Motorola's followed up on the update that's coming the Atrix 4G, which might or might not actually do something about reported call quality issues. In a statement, Moto admits that there is "a very small number" of users having issues, and that they're looking into it. Here's the statement in its entirety:
Motorola Mobility is aware of a very small number of ATRIX 4G users who have reported low audio issues when placing voice calls. Motorola ATRIX 4G is designed and tested to meet our high standards for audio quality. As part of our longstanding commitment to delivering high quality products that our customers love, we believe in reacting even when identified issues impact only a handful of users. Motorola is evaluating further optimization of audio levels in a future maintenance release. Any consumer who experiences this issue should contact a Motorola customer support center.
Motorola takes great care to ensure devices are developed with quality in mind. We appreciate consumer feedback and will continue working to refine our product experience.
Here's how we see it: Motorola knows hardware, and they know call quality. If there's an issue here, they'll fix it. And sooner rather than later, we'd gather. So everybody sit tight and let's see what comes out of this one, and in the meantime share your thoughts in the Motorola Atrix 4G forums.
We're all waiting for Google to finally release the open-source code for Android 3.0.1 (Honeycomb), but if we're to believe Bloomberg (and usually you should), it's not going to happen in the "foreseeable future" -- and possibly never. I'll pause and allow the nerd-rage to subside for a moment, because I'm feeling it too -- hard. When we've all composed ourselves a bit, join me after the break. [Bloomberg Businessweek]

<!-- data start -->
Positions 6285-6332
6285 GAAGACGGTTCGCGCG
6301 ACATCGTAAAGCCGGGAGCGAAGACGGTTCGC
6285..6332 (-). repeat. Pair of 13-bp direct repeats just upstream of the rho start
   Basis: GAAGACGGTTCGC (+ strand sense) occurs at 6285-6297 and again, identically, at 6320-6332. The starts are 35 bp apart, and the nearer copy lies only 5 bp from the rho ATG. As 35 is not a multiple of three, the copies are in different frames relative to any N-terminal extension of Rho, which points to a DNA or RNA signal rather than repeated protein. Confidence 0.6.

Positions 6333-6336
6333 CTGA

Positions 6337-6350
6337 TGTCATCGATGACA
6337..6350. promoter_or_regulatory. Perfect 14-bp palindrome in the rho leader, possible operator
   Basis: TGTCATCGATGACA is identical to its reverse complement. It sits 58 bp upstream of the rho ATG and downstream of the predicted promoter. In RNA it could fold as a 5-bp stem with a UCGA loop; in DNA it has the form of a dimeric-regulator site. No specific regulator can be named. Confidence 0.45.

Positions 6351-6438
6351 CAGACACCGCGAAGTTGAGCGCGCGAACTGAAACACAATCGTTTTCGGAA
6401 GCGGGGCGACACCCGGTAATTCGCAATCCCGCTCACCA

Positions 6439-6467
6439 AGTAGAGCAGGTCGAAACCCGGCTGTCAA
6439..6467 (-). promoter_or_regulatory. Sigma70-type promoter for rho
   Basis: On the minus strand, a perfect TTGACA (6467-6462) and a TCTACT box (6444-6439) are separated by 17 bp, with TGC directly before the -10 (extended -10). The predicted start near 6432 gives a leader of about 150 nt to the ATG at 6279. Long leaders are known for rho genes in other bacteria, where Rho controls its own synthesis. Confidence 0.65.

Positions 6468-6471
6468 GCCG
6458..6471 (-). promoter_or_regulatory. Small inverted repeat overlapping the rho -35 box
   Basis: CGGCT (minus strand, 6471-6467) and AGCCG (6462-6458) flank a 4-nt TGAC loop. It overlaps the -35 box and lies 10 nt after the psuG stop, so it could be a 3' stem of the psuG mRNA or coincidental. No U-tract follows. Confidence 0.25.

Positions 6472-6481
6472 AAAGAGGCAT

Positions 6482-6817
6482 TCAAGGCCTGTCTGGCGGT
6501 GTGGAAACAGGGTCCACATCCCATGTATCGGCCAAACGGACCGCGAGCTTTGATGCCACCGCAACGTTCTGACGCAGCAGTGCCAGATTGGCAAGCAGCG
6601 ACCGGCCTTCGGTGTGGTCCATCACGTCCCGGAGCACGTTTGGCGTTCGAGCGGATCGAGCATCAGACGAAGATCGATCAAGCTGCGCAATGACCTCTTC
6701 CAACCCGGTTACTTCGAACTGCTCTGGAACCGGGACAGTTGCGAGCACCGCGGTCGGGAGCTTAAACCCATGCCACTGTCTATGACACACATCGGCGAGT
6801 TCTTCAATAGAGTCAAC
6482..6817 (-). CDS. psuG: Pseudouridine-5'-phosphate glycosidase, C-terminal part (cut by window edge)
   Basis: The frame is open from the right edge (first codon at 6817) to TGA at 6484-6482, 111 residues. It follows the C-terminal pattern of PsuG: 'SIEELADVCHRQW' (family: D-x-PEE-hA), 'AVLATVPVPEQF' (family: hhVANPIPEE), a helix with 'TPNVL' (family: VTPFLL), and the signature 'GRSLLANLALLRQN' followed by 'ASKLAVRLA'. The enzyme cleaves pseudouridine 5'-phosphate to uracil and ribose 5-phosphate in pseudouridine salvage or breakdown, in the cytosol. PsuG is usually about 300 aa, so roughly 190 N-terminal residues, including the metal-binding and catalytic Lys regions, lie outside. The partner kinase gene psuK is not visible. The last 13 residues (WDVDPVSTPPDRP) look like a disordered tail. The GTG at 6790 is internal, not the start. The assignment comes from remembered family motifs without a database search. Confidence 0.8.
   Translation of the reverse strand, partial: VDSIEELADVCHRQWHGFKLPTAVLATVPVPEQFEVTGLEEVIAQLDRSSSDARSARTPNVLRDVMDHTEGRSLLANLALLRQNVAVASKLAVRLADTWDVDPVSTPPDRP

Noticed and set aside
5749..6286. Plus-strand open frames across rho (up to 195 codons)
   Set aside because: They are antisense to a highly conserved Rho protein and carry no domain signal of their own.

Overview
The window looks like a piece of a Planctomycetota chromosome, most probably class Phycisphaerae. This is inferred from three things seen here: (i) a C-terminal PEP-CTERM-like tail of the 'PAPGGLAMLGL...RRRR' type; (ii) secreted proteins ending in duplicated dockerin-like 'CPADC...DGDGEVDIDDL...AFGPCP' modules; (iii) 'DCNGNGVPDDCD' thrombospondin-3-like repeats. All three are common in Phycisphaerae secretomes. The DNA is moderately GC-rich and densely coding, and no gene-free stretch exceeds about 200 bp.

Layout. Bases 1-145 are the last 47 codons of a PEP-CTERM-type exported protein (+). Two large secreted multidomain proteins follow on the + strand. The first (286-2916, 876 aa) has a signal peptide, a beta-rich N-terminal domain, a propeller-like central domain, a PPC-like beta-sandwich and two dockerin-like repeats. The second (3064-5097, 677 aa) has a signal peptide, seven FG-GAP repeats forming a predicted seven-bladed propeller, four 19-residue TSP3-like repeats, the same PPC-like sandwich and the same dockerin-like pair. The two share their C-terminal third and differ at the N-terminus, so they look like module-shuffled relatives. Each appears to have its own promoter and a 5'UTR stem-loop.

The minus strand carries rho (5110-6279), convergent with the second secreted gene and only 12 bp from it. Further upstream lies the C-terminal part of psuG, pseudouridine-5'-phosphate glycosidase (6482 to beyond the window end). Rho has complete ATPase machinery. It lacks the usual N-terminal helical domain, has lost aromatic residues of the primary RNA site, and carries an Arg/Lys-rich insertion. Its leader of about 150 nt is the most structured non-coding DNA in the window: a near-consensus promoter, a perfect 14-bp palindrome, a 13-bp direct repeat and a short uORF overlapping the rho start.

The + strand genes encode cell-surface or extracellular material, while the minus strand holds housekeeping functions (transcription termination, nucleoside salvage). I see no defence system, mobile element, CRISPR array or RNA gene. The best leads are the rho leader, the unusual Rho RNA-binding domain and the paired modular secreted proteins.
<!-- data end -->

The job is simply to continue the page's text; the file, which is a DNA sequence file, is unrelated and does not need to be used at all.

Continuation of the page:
The whispers our pals at CrackBerry first planted in our heads last August are true (and again this spring) -- Android applications are coming to the BlackBerry Playbook via BlackBerry App World.
We'll let that sink in for a minute.
Here's the deal: Any app that runs on Android 2.3 will work, RIM says. There will be a pair of optional "App Players" that provide the runtime for the android applications. There will be compatible APIs, so developers should be able to easily port their apps. The apps will be downloaded from RIM's App World and run in a secure sandbox. So we're not talking low-level stuff here.
From the press release:
Developers will simply repackage, code sign and submit their BlackBerry Java and Android apps to BlackBerry App World. Once approved, the apps will be distributed through BlackBerry App World, providing a new opportunity for many developers to reach BlackBerry PlayBook users. Users will be able to download both the app players and the BlackBerry Java and Android apps from BlackBerry App World.
The PlayBook goes on sale April 19, but Android applications won't be able to run at launch. Instead, RIM will show off the new App Players and demo Android apps at BlackBerry World in Orlando on May 3-5.
Said RIM president and co-CEO Mike Lazaridis:
"The BlackBerry PlayBook is an amazing tablet. The power that we have embedded creates one of the most compelling app experiences available in a mobile computing device today. The upcoming addition of BlackBerry Java and Android apps for the BlackBerry PlayBook on BlackBerry App World will provide our users with an even greater choice of apps and will also showcase the versatility of the platform."
So, yeah. Android applications will be able to run on the PlayBook. But the apps can't be all that deep, and will be running in some sort of emulation layer. But perhaps it's a all a middle ground to entice Android developers to go all-in with the BlackBerry NDK and do real ports, and not just emulation. We'll just have to see. Full presser's after the break.